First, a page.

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The Buddha: The Emptiness of the Heart

-10% The Buddha: The Emptiness of the Heart
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Product Code: Hardbound - 208 pages
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Talks on Zen
In this particularly potent dose of Zen, Osho challenges the reader to know the “empty heart,” beyond thoughts, feelings, and sentiment – the door to eternity that exists within everyone. Using stories and haikus from past Zen masters, Osho reveals the relevance of Zen for the contemporary world. He separates Zen from all the religions in the world, stating that they are obsolete, whereas the Zen he is presenting is an alive phenomenon.

Chapter Titles
1: The Emptiness of the Heart
2: Twenty-Four Hours a Day
3: This Knowing Is a Transformation
4: Enter the Door of Anatta
5: In the Blink of an Eye
6: To Take up a Koan
7: From the Surface to the Center
8: The Man of Enlightened Freedom

PREFACE

One who is enchanted with the personality of a teacher may not become aware of the gaps in his theory, while those who are not enchanted will see only the gaps and not the fragments of truth. For his followers, Buddha is a buddha, an enlightened one – but for others he creates confusion because they see only the gaps. If you join all the gaps together it becomes destructive, but if you join all the fragments of truth together, it can become a foundation for your transformation.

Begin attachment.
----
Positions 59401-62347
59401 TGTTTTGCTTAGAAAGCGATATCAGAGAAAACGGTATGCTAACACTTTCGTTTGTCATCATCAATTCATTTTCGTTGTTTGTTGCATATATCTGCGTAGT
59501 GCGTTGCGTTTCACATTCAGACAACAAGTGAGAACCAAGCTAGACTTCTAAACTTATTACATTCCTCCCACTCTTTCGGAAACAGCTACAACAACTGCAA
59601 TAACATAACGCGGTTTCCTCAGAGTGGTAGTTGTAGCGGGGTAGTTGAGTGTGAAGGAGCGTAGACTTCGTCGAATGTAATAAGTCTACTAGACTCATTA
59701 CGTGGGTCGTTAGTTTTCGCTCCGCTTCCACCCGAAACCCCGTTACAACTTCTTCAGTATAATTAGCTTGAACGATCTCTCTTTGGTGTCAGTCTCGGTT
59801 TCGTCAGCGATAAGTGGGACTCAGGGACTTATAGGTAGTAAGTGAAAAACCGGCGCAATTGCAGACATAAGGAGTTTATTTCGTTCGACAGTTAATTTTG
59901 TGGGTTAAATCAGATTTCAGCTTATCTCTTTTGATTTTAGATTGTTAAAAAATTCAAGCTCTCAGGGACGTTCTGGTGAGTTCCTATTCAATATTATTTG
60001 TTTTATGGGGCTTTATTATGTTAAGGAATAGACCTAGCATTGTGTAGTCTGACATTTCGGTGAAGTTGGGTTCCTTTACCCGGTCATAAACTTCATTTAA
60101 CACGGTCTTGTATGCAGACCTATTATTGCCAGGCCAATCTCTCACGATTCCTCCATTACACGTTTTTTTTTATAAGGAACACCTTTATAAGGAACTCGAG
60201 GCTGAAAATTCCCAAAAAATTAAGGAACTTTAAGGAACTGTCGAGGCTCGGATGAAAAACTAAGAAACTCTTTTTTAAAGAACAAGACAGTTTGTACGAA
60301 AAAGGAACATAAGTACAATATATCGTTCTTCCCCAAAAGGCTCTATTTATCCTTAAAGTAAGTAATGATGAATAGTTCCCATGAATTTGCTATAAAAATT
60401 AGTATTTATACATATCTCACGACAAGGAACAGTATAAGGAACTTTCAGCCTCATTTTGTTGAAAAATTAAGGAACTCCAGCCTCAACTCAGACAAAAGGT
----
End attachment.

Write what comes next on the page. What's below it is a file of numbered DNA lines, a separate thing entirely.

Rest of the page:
Truth is bound to be fragmentary. It is so infinite that with a finite mind you can never get to the whole. And if you insist on trying to get to the whole, you will lose your mind, you will transcend your mind. But if you create a system, you will never lose your mind, because then your mind fills in the gaps. The system becomes neat and clean; it becomes impressive, rational, understandable, but never anything more. And something more is needed: the force, the energy to transform you. But that force can come only through fragmentary glimpses.

The mind creates so many systems, so many methods. It thinks, “If I drop out of the life I am leading, something deeper will be found.” This is absurd. But the mind goes on thinking that somewhere in Tibet, somewhere in Mount Meru, somewhere, the “real thing” must be happening. The heart is in conflict: How to go there? How to come in contact with the masters who are working there? The mind is always looking for something somewhere else, never for something here and now. The mind is never here. And each theory attracts people: “On Meru Mountain, the real thing is happening right now! Go there, be in contact with the masters there, and you will be transformed.”

Don’t be a victim to such things. Even if they have some basis, don’t fall for them. Someone may be telling you something that is real, but the reason for your attraction is wrong. The real is here and now; it is with you now. Just work on yourself. Even when one has gone to every Meru Mountain, one has to come back to oneself. Ultimately, one finds that Meru Mountain is here, Tibet is here: “Here, inside me. And I have been wandering and wandering everywhere.”
Osho, The Psychology of the Esoteric

In this title, Osho talks on the following topics:
koan... freedom... zen... self... light... mysterious... control... bukko... bankei... daikaku...

 

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